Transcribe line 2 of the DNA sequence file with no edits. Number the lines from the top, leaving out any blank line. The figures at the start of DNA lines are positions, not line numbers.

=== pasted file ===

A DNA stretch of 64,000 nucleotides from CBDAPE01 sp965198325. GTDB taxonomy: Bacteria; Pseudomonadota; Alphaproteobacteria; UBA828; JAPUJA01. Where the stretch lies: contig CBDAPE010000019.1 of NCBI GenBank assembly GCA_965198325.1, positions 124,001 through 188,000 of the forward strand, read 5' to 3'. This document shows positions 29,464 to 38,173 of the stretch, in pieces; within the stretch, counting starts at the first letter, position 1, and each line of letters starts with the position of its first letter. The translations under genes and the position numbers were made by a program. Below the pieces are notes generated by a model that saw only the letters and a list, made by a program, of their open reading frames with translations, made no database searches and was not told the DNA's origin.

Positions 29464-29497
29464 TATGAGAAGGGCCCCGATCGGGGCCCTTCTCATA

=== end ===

Positions 29464-29497